E-Scribe : a programmer’s blog

About Me

PBX I'm Paul Bissex. I build web applications using open source software, especially Django. Started my career doing graphic design for newspapers and magazines in the '90s. Then wrote tech commentary and reviews for Wired, Salon, Chicago Tribune, and others you never heard of. Then I built operations software at a photography school. Then I helped big media serve 40 million pages a day. Then I worked on a translation services API doing millions of dollars of business. Now I'm building the core platform of a global startup accelerator. Feel free to email me.


I co-wrote "Python Web Development with Django". It was the first book to cover the long-awaited Django 1.0. Published by Addison-Wesley and still in print!


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Was the old Mac a hacker's machine?

A recent discussion on the Well came around to the question of whether the classic Macintosh was "hacker's" machine or not. Conventional wisdom would say no -- it was the very definition of buttoned up. You couldn't even develop software for it without a separate, more expensive computer (the Lisa) in the early days.

But I think there's a counter-argument to be made. Yes, the old Mac was a closed box that didn't allow access to the internals of the OS. However, it was a far more tweakable system for most Mac users than the fragile, inscrutable Windows of that era was for most Windows users.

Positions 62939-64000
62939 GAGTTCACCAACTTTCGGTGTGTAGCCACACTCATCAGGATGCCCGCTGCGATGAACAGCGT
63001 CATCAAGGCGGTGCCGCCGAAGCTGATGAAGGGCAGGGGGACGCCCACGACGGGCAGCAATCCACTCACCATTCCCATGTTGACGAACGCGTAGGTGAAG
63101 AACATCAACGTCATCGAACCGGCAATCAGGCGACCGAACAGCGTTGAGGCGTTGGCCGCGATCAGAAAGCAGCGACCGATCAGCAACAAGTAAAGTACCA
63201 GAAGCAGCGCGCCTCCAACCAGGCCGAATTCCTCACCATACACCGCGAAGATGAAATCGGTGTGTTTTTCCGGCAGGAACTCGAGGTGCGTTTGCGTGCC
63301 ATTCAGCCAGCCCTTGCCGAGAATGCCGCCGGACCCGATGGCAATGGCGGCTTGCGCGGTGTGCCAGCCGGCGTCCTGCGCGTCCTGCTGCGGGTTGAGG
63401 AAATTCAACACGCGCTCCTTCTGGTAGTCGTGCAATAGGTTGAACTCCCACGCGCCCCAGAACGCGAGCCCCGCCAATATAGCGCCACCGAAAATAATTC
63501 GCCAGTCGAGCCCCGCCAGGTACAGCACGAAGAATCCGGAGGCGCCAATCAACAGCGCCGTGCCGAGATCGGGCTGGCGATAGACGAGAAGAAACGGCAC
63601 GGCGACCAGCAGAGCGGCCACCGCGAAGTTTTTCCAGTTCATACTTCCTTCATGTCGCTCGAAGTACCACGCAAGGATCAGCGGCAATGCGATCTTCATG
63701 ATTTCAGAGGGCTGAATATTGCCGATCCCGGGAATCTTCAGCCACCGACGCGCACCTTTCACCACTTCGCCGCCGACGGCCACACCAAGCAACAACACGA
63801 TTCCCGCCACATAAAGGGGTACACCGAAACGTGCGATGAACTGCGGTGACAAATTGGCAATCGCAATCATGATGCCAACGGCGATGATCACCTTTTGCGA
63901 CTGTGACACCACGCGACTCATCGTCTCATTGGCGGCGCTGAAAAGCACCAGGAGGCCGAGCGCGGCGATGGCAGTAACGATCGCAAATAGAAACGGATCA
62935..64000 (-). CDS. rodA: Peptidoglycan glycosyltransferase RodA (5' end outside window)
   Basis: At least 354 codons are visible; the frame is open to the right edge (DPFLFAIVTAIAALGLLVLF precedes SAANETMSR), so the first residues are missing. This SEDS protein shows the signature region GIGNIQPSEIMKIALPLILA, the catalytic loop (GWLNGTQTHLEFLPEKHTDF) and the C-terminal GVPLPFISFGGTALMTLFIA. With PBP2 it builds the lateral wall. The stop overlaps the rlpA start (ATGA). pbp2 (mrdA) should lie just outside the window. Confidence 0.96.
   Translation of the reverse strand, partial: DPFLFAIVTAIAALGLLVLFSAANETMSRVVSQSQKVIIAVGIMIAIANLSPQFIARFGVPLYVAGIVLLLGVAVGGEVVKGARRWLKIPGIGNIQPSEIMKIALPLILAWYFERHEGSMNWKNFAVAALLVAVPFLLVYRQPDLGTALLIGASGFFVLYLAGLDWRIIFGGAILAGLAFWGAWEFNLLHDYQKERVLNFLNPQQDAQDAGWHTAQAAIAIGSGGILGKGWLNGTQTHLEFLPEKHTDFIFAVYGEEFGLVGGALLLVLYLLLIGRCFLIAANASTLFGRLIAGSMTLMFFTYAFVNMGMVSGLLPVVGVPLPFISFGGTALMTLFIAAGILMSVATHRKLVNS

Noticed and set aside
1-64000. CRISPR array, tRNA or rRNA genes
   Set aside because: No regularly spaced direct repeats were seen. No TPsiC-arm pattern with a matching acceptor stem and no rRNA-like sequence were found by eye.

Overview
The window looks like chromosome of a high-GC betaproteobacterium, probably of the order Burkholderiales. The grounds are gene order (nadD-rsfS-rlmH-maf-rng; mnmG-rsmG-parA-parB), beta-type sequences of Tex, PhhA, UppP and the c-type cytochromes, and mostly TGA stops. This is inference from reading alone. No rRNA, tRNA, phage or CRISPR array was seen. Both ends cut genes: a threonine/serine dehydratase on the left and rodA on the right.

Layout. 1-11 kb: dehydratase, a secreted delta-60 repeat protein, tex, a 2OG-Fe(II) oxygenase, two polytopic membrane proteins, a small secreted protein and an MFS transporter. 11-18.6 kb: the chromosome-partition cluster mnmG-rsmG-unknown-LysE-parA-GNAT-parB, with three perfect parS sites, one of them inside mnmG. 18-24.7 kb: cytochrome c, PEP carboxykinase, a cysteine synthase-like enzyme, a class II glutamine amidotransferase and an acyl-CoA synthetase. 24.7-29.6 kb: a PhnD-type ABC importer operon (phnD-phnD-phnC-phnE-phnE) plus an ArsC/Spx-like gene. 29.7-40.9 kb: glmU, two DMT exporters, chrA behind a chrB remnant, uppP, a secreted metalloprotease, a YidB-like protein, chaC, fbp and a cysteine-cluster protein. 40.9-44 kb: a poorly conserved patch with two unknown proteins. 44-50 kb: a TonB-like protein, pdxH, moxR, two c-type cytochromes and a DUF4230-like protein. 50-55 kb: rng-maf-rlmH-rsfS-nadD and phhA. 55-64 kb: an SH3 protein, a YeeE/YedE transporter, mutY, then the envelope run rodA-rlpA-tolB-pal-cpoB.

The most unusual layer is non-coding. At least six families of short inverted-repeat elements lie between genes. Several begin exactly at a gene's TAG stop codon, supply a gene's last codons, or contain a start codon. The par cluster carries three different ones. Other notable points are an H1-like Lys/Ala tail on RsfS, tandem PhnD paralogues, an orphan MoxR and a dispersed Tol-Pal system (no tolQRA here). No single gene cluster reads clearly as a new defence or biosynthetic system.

People who would never consider writing a shell script or even learning what one was were quite happy to swap INITs and CDEVs in and out of their System Folder and twiddle the way the system worked. Much more like playing with Legos than carving wooden ship models, but proportionately more accessible. In a way it was pretend hacking, but even many power users didn't know that. They just knew that they were comfortable digging into what was accessible and changing it to their liking.

Tuesday, January 16th, 2007
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Comment from spillz , later that day

quit with the mac revisionism, already. :)

you said it yourself, the old mac was a closed system. no self respecting hacker should be put off by fragile inscrutability (frustrated, of course, but that's the nature of hacking, right?)

Comment from Paul , 1 day later

Guilty as charged. I hijacked the term "hacker". Sentenced to 20 years of reading Digg comments.

I'd still argue, with absolutely no data to back it up, that a higher percentage of classic Mac users felt mastery over their computing environment than did contemporaneous Windows users. As the disparities in open source project success show us, it's not just the fact of hacking but what you're hacking on that creates satisfaction (and thereby keeps the hacking going).

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